Iran Takes on the U.S.: Is this Provocation, Defiance, or Tomfoolery?
Responding to the U.S. naval presence in the Gulf, described by the Islamic Republic of Iran as “arrogant,” Iranian leaders have decided to dispatch a naval task force of their own to sail within proximity of U.S. territorial waters. This move is difficult to judge whether it is an act of provocation, an act of defiance, or an act of foolishness.
And if one wanted to be really Machiavellian, is this a smart maneuver intended to push the tension up a notch or two and with it, the price of oil by a few dollars per barrel?
What do you do if you’re an oil-producing country and strapped for cash and want to hike the price up a little bit to earn more money? Raise the political tension.
The dispatching of three, possibly four or five, ancient warships to cruise off the Atlantic coast of the continental U.S. could be perceived by some members of Congress as something akin to an act of war and to authorize the U.S. Navy to respond with force if need be.
A great many Americans would support that notion, and maybe the American public will finally see a decisive act by the Obama administration when it comes to a matter relating to foreign policy. Then again, enemy warships on one’s very doorstep are not exactly foreign policy, but more a matter of national security.
A far smarter policy, however, would be to invite those ships into U.S. ports and allow the sailors shore leave so they could get a firsthand look at the “Great Satan” and discover that the “Shaitan Bazorg” is neither Satan nor all that great in terms of being an “evil” power. What the Iranian sailors may learn — assuming that first, U.S. authorities allow them in and second, that their own leaders allow them off the ships — is that ordinary Americans are no different than other common folks around the world.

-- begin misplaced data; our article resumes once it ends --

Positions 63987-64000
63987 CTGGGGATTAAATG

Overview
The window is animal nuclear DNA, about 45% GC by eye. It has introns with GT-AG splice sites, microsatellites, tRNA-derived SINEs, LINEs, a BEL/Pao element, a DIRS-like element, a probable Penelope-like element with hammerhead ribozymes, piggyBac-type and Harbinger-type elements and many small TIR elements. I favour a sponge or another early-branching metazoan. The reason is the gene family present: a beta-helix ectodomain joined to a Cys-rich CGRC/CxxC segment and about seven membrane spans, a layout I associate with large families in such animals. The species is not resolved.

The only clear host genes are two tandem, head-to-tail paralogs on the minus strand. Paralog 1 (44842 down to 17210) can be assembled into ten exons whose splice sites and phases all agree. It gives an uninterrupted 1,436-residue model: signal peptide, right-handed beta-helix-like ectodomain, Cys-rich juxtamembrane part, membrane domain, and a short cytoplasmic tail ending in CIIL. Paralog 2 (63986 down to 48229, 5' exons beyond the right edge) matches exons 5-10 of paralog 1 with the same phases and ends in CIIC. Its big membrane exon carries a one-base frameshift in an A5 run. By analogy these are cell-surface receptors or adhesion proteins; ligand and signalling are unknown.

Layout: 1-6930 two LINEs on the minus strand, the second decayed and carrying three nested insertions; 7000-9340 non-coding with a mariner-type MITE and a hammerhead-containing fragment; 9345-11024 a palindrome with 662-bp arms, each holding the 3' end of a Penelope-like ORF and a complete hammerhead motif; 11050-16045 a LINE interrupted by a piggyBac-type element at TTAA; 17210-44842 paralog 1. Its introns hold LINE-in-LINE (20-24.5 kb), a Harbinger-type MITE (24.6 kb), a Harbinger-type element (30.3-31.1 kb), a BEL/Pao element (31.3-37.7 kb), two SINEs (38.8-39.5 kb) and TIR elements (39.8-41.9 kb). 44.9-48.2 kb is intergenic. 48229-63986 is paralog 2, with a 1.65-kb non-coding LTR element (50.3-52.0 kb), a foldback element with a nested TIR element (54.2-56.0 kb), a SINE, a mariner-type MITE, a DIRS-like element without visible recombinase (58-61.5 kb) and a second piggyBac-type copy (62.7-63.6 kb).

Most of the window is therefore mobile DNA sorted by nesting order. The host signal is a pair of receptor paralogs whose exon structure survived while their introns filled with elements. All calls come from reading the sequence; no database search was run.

The alternative is for the U.S. to blow them out of the water, certainly an option that remains on the table. That, however, is not a good idea. The destruction of the Iranian fleet would give the Islamic Republic reason to retaliate against interests and forces in the Middle East. Such a move would create tension and raise the price of oil unnecessarily.
Iran’s navy is a mouse in front of the American elephant. Ignoring the sheer numbers that speak volumes, Iran has 545,000 men in uniform, while the U.S. has 1,477,000 — nearly three times as many. And when it comes to hardware, there is no comparison. Iran’s entire armada consists of outdated warships with antiquated weapons systems that are falling apart at the seams.
Iran has nine frigates, and the U.S. 24; Iran has three destroyers, and the U.S. 61. Iran has 29 submarines, and the U.S. 71.
The U.S. has 10 aircraft carriers, each with enough firepower to destroy entire countries. Iran has none.
Iran has three major ports, all on the Gulf, which could be blocked if the Strait of Hormuz is blocked. If that were to ever happen, whatever ships are outside the Gulf would be blocked out. The U.S. has 21 major ports.
Again, the question needs to be asked: Is this intended to distract the international community while something else is going down? Or is there some other ulterior motive, such as raising the price of oil to fill the state coffers? Or is it because Iran (and other countries) just want to be treated as equals?
Claude Salhani is a journalist and political analyst. He is the senior editor of the Trend News Agency in Baku, Azerbaijan. He specializes in the greater Middle East. You can follow him on Twitter at @claudesalhani.
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